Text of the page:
What comes across as you read the article is how much more confident the college coaches sound about defending and deploying the read option than the pro guys do:  “NFL coaches have been understandably vague about just how they plan to stop the read-option. Even with all of last fall to focus on answers, teams still struggled, which led to the question of where solutions could be found.”  They went were the action was, because they had no better choice.

When it comes to scheming at the college level, necessity is definitely the mother of invention.  A lack of top-to-bottom parity, both in talent and financial resources, forces the have-nots to get creative to have a fighting chance.  It’s kind of like watching bacteria mutate in a petri dish.  And it’s definitely not what the NFL’s about:

The lower levels of football are always going to be more experimental than the inherently conservative NFL, as hundreds or even thousands of teams, many of them lacking even basic resources, grasp for any advantage they can get as part of a collection of teams with disparate talent. Rich Rodriguez famously said his staff invented the zone read at lowly Glenville State because they were “just trying to get a first down.” NFL teams, by contrast, are awash in facilities, technology, a relatively open market for players, and, maybe most important of all, time — time for coaches, who don’t have to zip around the country recruiting, and for players, who are full-time professionals.

How boring.

As I’ve said before, Paul Johnson may be an ass, but I love having the triple-option as part of the college game.  It’s part of the charm.


Filed under Strategery And Mechanics

Georgia/Clemson, a Steele-y comparison

The season opener is about a month away, so maybe it’s time to get the ball rolling, discussion-wise.  Thought it might be fun to start a conversation by looking at Phil Steele’s rankings of each team’s units and seeing how they stack up against each other.  Steele has Georgia ranked ninth and Clemson fifteenth in his preseason top 40, but has them spaced farther apart in the one power poll he publishes.  In that, Georgia’s sixth and Clemson’s 20th.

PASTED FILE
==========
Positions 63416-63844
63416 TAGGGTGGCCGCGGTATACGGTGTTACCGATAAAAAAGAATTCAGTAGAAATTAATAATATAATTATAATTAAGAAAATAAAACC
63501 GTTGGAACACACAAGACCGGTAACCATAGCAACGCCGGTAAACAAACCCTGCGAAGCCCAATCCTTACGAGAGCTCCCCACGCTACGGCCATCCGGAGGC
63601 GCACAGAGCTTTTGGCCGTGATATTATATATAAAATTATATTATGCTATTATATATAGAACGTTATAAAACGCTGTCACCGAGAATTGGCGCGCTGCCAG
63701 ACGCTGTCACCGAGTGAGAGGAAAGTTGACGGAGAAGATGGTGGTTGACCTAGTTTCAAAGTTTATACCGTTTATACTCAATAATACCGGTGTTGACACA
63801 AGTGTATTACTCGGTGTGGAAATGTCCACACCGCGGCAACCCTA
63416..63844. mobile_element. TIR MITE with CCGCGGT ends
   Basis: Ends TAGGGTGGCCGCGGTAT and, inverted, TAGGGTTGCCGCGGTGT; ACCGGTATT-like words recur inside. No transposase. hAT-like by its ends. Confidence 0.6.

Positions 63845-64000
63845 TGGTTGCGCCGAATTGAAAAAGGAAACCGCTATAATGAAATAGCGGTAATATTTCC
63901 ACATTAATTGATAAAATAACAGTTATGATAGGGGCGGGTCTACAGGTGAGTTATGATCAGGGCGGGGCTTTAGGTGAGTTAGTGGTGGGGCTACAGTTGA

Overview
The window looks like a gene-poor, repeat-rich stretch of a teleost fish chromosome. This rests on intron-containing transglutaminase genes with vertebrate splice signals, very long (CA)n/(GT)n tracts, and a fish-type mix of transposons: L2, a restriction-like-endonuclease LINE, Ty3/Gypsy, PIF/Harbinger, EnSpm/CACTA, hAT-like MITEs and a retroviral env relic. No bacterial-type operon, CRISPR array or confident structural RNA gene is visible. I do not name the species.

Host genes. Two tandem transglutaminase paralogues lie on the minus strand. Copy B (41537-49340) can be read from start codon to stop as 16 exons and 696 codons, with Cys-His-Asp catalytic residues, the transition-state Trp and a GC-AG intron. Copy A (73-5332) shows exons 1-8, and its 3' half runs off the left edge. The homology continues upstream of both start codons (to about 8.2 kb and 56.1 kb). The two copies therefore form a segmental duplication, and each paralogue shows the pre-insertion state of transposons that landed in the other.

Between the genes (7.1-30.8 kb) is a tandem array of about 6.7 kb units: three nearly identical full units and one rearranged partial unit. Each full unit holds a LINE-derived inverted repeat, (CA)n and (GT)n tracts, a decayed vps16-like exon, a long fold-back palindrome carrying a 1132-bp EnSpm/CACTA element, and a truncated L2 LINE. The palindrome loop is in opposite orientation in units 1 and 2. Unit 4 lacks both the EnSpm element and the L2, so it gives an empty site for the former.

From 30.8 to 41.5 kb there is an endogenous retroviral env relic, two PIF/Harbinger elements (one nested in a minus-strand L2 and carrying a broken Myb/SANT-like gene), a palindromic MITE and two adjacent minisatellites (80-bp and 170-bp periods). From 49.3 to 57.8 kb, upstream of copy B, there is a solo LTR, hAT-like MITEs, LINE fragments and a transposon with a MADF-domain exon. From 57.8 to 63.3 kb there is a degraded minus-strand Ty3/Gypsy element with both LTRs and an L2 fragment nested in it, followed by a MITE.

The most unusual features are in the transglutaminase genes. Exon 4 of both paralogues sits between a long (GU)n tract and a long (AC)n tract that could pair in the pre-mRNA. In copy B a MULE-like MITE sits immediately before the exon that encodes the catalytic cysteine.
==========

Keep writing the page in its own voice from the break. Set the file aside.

Here’s how he breaks down the respective units (he lists the top 45 nationally at each position):

  • Quarterback.  He’s got Clemson fourth and Georgia sixth.  Boyd’s got gaudier numbers than Murray and Clemson’s backup quarterback has more experience than any of Georgia’s do.  Still, those rankings are close enough to be considered a toss-up.
  • Running back.  Monster gap here:  Georgia is first and Clemson doesn’t even rank in his top 45.  Boyd is the Tigers’ leading returning rusher.
  • Receiver.  Another close one, with Georgia fifth and Clemson seventh. Both teams lost one of their top receivers, but still return a lot of depth at the wideout position.  Watkins will be the scariest guy on the field that night.  Georgia has more productive tight ends, though.
  • Offensive line.  Steele projects a pretty good-sized difference here. Georgia has his third-best unit and Clemson only ranks 28th. Both teams bring back experience, but Georgia brings back more.
  • Defensive line.  The shoe is on the other foot here, with Clemson at #15 and Georgia at #42.  The Tigers did lose a big, if uneven, talent in Goodman, but still bring back seven of their top eight from last season. The Dawgs… don’t.
  • Linebacker.  Back to the toss-up – Georgia is 30th and Clemson is 32nd. Clemson actually brings back more experienced players than Georgia does, so take that for what it’s worth.
  • Defensive back.  Close, but not impressive:  Clemson’s at #39 and Georgia is 44th.  And that doesn’t take into account JHC’s suspension.
  • Special teams.  Neither team shows up in his top 45, which in Georgia’s case is a little hard to follow, as he describes them as finishing thirtieth in his 2012 rankings and expects improvement this season.  On the other hand, Clemson’s place kicker has been more consistent than Morgan, who, yeah, won’t play opening night.  Call this the big wild card of the game.

I see two talented offenses, except that Georgia has a more balanced running threat (Clemson does have a couple of freshmen backs from whom it’s hoping for big things).  That’s probably not such good news for the less highly ranked defenses.  Subject to our old friend turnover margin, I’m seeing Gurley and Marshall as difference makers, but I’m a little concerned about who wins the special teams part of the night.  What do y’all see?


Filed under Clemson: Auburn With A Lake, Georgia Football, Phil Steele Makes My Eyes Water